The article below was published in Pretoria News on March 28, 2012:
Many children are being “diagnosed” with Attention Deficit Disorder (ADD) or Attention Deficit Hyperactivity Disorder (ADHD) these days, but Susan du Plessis, director of educational programmes at Edublox reading and learning clinic, believes the disorders can be cured or even prevented if certain behaviours are intercepted and the brain is trained from an early age.
“Our research over many decades has shown, and many studies have confirmed, that a weak foundation in cognitive skills is the biggest issue facing struggling learners and readers.
“Underlying cognitive skills ― concentration, auditory processing, working memory, etc. ― must function well for you to efficiently and easily read, think, prioritise, understand, plan, remember and solve problems.
“At Edublox we improve, strengthen and enhance these mental skills through dynamic training and practice. In short, we train the brain through group classes and custom-designed computer programs,” said Du Plessis.
She gave an example of Grade 3 pupil Jean Gilau, who had trouble sitting still, concentrating in class and completing tasks given to him.
Jean was not officially diagnosed with ADHD, but his teacher was adamant that he had this condition. Even though Jean’s parents were told he would grow out of it, they faced the immediate challenge of getting their son through school.
Du Plessis said his parents enrolled Jean in the Edublox system last month and there had already been an improvement.
“For example, he is remembering things that I tell him to do. In the past, for example, I would ask him to ask his father for something but by the time he got to his father he would have forgotten what the instructions were,” said his mother, Theona Gilau.
“These days, I can give him a whole list of things to do and he remembers everything.”
She has noticed her son is a lot more confident and is able to concentrate on tasks.
“His new teacher can’t believe there was ever a suggestion that he may have ADHD as he no longer displays any of the ADHD behaviours of a few months back,” said Gilau.
At Confidence College in Pretoria CBD, principal Anelize van Eeden encounters many pupils who displays ADHD behaviours.
“It’s much too easy to pin a child’s behaviours on a specific condition when they don’t want to sit still, listen or concentrate,” she said.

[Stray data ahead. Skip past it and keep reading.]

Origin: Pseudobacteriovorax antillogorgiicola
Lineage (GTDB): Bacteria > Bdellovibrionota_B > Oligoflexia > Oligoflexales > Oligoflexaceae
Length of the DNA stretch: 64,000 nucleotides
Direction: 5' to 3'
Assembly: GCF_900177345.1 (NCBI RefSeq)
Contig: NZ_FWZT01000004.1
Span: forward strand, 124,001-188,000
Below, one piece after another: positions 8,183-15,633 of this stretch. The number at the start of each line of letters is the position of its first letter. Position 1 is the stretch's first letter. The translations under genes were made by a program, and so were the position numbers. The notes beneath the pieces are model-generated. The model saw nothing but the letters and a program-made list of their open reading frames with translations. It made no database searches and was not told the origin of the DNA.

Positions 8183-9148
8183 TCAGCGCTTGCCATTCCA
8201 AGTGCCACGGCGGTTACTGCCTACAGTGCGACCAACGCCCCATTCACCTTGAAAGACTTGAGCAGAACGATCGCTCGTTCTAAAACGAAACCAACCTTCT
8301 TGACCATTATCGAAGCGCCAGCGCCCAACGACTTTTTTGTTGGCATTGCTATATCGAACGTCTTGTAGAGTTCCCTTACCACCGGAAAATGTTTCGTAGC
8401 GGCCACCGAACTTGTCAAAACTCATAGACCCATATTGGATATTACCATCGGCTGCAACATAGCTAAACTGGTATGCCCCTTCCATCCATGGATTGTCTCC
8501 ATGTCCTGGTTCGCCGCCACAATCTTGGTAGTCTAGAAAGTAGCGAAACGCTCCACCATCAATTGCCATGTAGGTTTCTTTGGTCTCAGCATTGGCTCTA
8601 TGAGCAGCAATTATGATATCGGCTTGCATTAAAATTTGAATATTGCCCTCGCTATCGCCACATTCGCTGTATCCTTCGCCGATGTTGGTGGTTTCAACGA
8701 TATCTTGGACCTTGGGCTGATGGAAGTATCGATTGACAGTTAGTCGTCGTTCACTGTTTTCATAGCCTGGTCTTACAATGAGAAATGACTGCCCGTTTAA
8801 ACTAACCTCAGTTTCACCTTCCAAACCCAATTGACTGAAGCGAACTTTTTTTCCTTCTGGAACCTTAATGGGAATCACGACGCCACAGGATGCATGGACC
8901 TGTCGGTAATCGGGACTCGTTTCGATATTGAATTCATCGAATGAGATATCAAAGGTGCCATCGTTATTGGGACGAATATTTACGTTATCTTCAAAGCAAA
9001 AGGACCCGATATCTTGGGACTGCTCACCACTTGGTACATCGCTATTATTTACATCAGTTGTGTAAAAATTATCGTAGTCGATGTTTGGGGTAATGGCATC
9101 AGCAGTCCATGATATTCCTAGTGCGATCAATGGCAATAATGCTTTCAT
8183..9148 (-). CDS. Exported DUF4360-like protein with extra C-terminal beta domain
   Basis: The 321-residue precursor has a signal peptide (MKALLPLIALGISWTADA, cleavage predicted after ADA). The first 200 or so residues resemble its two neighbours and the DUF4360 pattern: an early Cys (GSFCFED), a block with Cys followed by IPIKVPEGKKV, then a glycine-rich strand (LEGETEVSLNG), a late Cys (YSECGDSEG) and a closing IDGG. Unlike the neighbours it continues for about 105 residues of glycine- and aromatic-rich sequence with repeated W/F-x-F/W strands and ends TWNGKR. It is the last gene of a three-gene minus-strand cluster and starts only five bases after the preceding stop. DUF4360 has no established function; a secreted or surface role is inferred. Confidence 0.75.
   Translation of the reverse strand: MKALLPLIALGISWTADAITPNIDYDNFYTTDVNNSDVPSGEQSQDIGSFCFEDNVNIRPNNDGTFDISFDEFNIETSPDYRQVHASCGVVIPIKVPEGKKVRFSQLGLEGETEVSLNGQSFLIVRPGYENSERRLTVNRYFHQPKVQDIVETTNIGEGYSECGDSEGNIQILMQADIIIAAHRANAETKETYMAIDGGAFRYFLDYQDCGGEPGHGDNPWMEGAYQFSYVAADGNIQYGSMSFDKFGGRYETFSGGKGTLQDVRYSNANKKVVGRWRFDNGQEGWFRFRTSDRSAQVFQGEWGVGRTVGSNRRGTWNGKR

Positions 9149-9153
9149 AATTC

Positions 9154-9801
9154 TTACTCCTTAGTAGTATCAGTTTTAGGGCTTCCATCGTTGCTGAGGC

“ADD/ADHD behaviours and symptoms can definitely be reduced with the correct inputs from the school and parents.”
So, what can be done with learners who display ADD or ADHD behaviours?
Van Eeden believes that “regular teacher and parent contact is critical to discuss the behaviours and possible solutions”.
“A child’s diet is very important, too, as a healthy diet plays a key role in how a child behaves.”
Before labelling a child as having ADD/ADHD, test the child’s hearing and vision, as impaired hearing and vision could also affect their behaviour, she suggests.
“At Confidence College we try to curb the ADD/ADHD-type behaviours by keeping the classes exciting. Learners can’t be expected to sit still for long periods of time so we bring in different activities and stimuli during their classes.
“It is important to provide the learners with structure in the classes and to enforce limits and boundaries through reminders and repetition. Praise and approval also play an important role when instilling positive behaviours,” said Van Eeden.
She said they were very fortunate to have the assistance of Du Plessis from Edublox, who helps once a week with pupils who display ADD/ADHD-type behaviours. “We have seen a great improvement in their demeanour and attitude towards school and learning. Teachers have indicated that they have seen a vast improvement in the learners’ comprehension tests and the concentration of the children has definitely improved,” Van Eeden said.
Recent studies support the notion that many children with ADD/ADHD have impairments in cognitive skills, especially working memory. Working memory is the cognitive system responsible for the temporary storage and manipulation of information. For example: to solve an arithmetic problem like (3 X 3) + (4 X 2) in your head, you need to keep the intermediate results in mind (i.e., 3 X 3 = 9) to be able to solve the entire problem.
Working memory is necessary when staying focused on a task and blocking out distractions.
Du Plessis said many years ago her father, Dr Jan Strydom, developed a school-readiness programme for her sister. This programme was published in 1979 and was used by many parents for their preschool children.
“Quite by accident, in September 1980, the programme was used for a child with severe learning disabilities. This child not only overcame his learning disabilities, he became a top achiever in his school,” said Du Plessis.
“I became involved in 1988. My background is psychology. I spent much of my time doing research on dyslexia, ADHD, cognitive skills and cognitive development, which, of course, has helped to continually improve the programme. The one-on-one programme, for example, that is quite popular abroad, is now in its 12th edition.
“In 2006, my father retired. I took the best practices that had been developed and implemented since 1979, revisited many exercises based on the latest research, and modernised the concept into a clinic.”
She said an experimental clinic opened in 2007 and by the end of 2009 the concept was franchised.
The first franchise clinic opened in 2010 and there are currently 10 Edublox clinics countrywide with more opening in April.